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Environmental Workshops

July 15, 2017 @ 10:00 am - 12:00 pm

Join Environmental Concern Inc. for upcoming workshops located on at its campus at 201 Boundary Lane in St. Michaels. Pre-registration is required a week before an event as space is limited. For more information, call 410-745-9620 or visit www.wetland.org.

An Introduction to Living Shorelines

July 15 • 10 a.m.

Participants will learn the basics of living shoreline structures as a means to control erosion and protect waterfront property.

Why Natives?

July 19 • 6:30-7:30 p.m.

The true justification for cultivating native plants derives not from nostalgia or a geographical abstraction of where an ecosystem occurred historically but rather the interaction between plants and their ecosystem. To call a species native implies complex relationships with the regional ecosystem that go well beyond those observable on our temporal and spatial scale. We will explore a worldview that will challenge how you see and interact with both the cultivated and unmanaged ecosystems.

Milkweeds for Monarchs

July 26 • 6:30-7:30 p.m.

Participants will learn about the Monarch butterfly and the dependence of the Monarch caterpillars on native milkweed for survival. Tips for plant selection and habitat creation techniques will be discussed. These important tips will support the creation of Monarch habitat restoration projects on the Eastern Shore.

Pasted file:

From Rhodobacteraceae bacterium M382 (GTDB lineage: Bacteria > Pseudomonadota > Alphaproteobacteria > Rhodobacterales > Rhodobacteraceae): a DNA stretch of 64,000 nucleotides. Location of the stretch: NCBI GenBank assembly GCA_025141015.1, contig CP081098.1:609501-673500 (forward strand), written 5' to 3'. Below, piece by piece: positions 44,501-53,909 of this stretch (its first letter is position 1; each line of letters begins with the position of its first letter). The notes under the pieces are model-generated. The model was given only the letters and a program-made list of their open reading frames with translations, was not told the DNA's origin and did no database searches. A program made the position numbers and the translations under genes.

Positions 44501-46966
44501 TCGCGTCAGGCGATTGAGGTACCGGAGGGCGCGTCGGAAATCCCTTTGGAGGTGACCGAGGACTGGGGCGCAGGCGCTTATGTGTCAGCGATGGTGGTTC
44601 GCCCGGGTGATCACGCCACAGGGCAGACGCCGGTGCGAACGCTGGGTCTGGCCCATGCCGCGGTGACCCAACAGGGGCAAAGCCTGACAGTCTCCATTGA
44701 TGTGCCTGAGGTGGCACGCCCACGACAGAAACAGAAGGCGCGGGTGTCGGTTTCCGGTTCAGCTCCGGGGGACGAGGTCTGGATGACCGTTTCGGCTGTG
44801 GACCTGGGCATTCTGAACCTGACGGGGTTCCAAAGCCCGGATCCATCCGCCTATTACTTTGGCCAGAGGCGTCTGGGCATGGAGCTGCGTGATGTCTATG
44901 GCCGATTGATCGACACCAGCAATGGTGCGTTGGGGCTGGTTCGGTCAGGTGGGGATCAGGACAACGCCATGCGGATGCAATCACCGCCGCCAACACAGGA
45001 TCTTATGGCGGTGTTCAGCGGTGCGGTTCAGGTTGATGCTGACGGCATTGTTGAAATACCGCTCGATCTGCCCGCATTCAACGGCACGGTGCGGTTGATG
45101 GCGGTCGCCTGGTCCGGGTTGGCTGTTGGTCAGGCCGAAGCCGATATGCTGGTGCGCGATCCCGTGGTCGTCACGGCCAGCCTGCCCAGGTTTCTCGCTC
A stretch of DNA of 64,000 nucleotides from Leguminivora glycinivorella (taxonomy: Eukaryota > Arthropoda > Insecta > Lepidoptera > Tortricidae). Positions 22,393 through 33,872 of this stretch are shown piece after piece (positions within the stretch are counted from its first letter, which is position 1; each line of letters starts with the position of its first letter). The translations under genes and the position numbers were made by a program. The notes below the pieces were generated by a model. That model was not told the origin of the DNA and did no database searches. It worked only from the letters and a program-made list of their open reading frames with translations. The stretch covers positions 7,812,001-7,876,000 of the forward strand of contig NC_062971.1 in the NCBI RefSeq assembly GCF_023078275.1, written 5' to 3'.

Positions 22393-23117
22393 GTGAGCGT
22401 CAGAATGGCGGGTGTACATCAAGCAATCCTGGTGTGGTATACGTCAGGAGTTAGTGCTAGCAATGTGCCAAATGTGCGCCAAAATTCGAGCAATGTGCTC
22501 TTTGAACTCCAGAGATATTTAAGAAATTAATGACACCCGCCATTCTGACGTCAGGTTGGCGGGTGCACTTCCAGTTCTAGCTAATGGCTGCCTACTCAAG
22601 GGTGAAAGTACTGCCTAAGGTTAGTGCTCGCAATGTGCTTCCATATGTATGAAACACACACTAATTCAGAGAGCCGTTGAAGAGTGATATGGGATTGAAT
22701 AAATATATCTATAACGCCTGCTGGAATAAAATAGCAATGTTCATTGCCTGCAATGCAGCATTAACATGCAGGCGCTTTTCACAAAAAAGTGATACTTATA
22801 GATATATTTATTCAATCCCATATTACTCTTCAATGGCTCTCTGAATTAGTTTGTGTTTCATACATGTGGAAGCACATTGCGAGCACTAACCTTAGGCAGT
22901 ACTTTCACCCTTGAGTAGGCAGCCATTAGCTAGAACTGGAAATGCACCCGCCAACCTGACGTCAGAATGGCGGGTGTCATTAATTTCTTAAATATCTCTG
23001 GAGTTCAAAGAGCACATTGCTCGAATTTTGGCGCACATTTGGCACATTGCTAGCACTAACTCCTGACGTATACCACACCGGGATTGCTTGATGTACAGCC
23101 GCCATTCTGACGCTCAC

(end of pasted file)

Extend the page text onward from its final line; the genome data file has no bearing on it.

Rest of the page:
BMP Options for Stormwater Runoff

July 27 • 6:30-7:30

Participants will learn the defining characteristics of best management practices and what structures are available to take responsibility for the stormwater runoff at home and in their communities. Professional courses coming in August include:

Grasses, Sedges and Rushes

August 14-17

A solid understanding of grasses, sedges and rushes is necessary for anyone working with wetlands. This four-day course will focus on identification of these members of the plant kingdom. Participants will leave with an understanding of the families, family subdivisions and genera of the often confusing species of grasses, sedges, and rushes (wetland and upland). Prior experience with plant identification is required. This is not a beginner level course.

Evaluating Hydric Soils in the Field

August 21-22

Participants will learn to identify the field indicators of hydric soils through lectures and field trips. This course will include extensive field work to build participants’ experience and confidence in accurately identifying hydric soils for delineation reporting. Background experience in hydric soils is not required.



July 15, 2017
10:00 am - 12:00 pm


Environmental Concern
201 Boundary Lane
St. Michaels, 21663 United States
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Allison Rogers



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